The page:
Designed by studios Taller Lu’um and At-te, the Monte Uzulu boutique hotel in Oaxaca, Mexico has doors made from local wood and walls crafted with a combination of concrete, earth and natural lime. The name comes from the word gusulú, meaning “beginning” in the region’s indigenous Zapotec language.
As the hotel resides in the small fishing village of San Agustinillo, the designers wanted to honor the land surrounding the site by modeling the hotel to be close to nature. The Pacific Ocean can be found just a short walk away from the property, and construction kept as many trees as possible intact to make less of an environmental impact. According to the architectural team, a roughly 1,000-year-old jungle surrounds the hotel, so respecting the trees became a pivotal part of the design plan.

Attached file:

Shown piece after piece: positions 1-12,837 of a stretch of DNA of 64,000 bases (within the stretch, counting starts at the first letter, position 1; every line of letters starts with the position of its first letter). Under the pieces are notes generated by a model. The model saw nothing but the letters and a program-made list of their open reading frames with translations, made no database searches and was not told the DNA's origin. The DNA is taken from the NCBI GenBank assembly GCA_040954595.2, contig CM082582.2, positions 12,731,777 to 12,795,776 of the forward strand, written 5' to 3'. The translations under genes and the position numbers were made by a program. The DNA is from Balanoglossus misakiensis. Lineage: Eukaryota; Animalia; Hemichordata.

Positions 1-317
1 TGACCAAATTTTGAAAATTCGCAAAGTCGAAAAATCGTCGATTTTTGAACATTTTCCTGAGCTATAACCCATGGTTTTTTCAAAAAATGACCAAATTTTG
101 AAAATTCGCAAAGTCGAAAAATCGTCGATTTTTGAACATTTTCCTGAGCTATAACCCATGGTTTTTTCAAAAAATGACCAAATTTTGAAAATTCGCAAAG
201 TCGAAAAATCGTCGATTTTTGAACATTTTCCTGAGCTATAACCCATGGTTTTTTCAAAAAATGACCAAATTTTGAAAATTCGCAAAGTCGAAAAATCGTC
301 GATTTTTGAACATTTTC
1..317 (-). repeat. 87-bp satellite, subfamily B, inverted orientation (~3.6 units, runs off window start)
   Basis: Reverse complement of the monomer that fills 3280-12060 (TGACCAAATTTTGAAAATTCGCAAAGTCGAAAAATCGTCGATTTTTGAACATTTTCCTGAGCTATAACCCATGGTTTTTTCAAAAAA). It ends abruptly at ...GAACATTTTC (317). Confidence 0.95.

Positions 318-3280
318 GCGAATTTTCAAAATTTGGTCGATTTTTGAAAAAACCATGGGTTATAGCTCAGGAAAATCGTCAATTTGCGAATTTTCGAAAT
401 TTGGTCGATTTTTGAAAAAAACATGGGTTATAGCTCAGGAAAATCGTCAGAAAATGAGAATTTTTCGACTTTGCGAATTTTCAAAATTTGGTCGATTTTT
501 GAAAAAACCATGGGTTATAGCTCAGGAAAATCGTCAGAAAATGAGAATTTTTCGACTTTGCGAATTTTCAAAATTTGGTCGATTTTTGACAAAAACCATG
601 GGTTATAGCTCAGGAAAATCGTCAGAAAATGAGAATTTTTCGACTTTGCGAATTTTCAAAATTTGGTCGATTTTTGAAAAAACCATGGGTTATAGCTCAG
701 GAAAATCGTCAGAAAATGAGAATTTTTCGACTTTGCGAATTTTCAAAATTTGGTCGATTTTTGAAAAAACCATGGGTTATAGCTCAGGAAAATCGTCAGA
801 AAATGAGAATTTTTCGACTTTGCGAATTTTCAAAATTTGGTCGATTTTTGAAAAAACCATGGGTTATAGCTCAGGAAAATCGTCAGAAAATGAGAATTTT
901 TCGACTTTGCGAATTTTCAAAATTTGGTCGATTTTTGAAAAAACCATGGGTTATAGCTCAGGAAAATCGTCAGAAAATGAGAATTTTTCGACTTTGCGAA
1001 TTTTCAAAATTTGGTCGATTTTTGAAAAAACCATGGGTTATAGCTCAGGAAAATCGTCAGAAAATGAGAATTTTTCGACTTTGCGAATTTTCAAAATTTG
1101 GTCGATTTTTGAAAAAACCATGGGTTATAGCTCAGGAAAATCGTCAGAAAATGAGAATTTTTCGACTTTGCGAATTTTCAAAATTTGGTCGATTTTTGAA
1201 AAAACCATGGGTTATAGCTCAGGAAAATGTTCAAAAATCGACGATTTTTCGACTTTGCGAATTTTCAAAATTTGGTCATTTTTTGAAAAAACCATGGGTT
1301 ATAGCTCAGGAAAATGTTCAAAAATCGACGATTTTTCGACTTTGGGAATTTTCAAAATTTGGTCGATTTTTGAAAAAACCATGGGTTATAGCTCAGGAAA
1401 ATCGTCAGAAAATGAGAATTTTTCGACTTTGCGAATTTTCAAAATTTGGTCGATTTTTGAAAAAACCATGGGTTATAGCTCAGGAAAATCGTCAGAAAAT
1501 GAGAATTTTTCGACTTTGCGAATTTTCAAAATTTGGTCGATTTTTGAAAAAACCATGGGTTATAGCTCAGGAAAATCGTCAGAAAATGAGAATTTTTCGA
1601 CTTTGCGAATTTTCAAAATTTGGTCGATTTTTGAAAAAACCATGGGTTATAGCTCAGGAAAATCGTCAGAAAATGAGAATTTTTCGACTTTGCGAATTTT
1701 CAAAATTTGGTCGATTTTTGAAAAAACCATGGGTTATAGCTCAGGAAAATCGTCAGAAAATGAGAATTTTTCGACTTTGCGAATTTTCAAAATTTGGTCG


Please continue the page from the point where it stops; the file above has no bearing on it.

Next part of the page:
Monte Uzulu’s balance with nature shows in its construction materials, which include natural elements such as locally-sourced wood, soil and dried palm leaves. A pink rendering of earth, lime and natural pigment covers the concrete walls, applied by hand and palette knife.
The open-sided structure, moveable wood walls and thatched roof are modeled after the palapa design that is native to this part of western Mexico. This design promotes natural ventilation and less sun exposure, making it perfect for the area’s hot weather. Six rectangular structures with gabled roofs connect with a series of stairs, making up 11 guest suites and about 7,782 square feet of total area. Each room has a terrace overlooking the jungle and ocean, with interior concrete walls left exposed to match the concrete floors and fixtures. Local artisans crafted the furniture, such as shelves and bed frames, using local wood.
Sustainability measures, including a rainwater collection system, water recycling system, natural water pools and a biodigester to convert organic waste, are implemented to reduce the hotel’s environmental impact even further.